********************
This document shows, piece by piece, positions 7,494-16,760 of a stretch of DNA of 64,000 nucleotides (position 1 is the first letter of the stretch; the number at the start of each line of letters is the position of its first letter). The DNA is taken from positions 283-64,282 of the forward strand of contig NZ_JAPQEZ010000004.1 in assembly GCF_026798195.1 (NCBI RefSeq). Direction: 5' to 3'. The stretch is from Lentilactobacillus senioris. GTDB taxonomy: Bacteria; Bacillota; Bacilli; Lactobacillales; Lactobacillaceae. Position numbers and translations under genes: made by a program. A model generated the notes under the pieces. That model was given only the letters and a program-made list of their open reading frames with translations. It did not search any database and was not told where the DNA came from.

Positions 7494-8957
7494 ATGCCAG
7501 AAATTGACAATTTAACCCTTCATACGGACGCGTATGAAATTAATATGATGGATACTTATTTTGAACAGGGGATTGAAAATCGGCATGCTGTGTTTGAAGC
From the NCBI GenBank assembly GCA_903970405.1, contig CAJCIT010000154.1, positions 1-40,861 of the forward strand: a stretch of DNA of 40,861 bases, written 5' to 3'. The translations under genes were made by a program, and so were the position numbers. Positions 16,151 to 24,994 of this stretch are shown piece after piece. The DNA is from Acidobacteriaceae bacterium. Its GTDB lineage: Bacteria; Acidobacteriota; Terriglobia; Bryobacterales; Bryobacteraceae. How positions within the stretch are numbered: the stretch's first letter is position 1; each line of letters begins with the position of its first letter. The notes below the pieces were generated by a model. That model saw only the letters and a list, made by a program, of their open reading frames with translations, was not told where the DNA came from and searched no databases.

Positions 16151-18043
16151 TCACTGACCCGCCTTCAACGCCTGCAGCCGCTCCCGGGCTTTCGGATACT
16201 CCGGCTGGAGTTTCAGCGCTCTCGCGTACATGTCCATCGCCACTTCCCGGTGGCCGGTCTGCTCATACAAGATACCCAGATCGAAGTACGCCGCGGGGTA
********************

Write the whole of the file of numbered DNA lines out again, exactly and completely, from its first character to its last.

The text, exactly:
This document shows, piece by piece, positions 7,494-16,760 of a stretch of DNA of 64,000 nucleotides (position 1 is the first letter of the stretch; the number at the start of each line of letters is the position of its first letter). The DNA is taken from positions 283-64,282 of the forward strand of contig NZ_JAPQEZ010000004.1 in assembly GCF_026798195.1 (NCBI RefSeq). Direction: 5' to 3'. The stretch is from Lentilactobacillus senioris. GTDB taxonomy: Bacteria; Bacillota; Bacilli; Lactobacillales; Lactobacillaceae. Position numbers and translations under genes: made by a program. A model generated the notes under the pieces. That model was given only the letters and a program-made list of their open reading frames with translations. It did not search any database and was not told where the DNA came from.

Positions 7494-8957
7494 ATGCCAG
7501 AAATTGACAATTTAACCCTTCATACGGACGCGTATGAAATTAATATGATGGATACTTATTTTGAACAGGGGATTGAAAATCGGCATGCTGTGTTTGAAGC
From the NCBI GenBank assembly GCA_903970405.1, contig CAJCIT010000154.1, positions 1-40,861 of the forward strand: a stretch of DNA of 40,861 bases, written 5' to 3'. The translations under genes were made by a program, and so were the position numbers. Positions 16,151 to 24,994 of this stretch are shown piece after piece. The DNA is from Acidobacteriaceae bacterium. Its GTDB lineage: Bacteria; Acidobacteriota; Terriglobia; Bryobacterales; Bryobacteraceae. How positions within the stretch are numbered: the stretch's first letter is position 1; each line of letters begins with the position of its first letter. The notes below the pieces were generated by a model. That model saw only the letters and a list, made by a program, of their open reading frames with translations, was not told where the DNA came from and searched no databases.

Positions 16151-18043
16151 TCACTGACCCGCCTTCAACGCCTGCAGCCGCTCCCGGGCTTTCGGATACT
16201 CCGGCTGGAGTTTCAGCGCTCTCGCGTACATGTCCATCGCCACTTCCCGGTGGCCGGTCTGCTCATACAAGATACCCAGATCGAAGTACGCCGCGGGGTA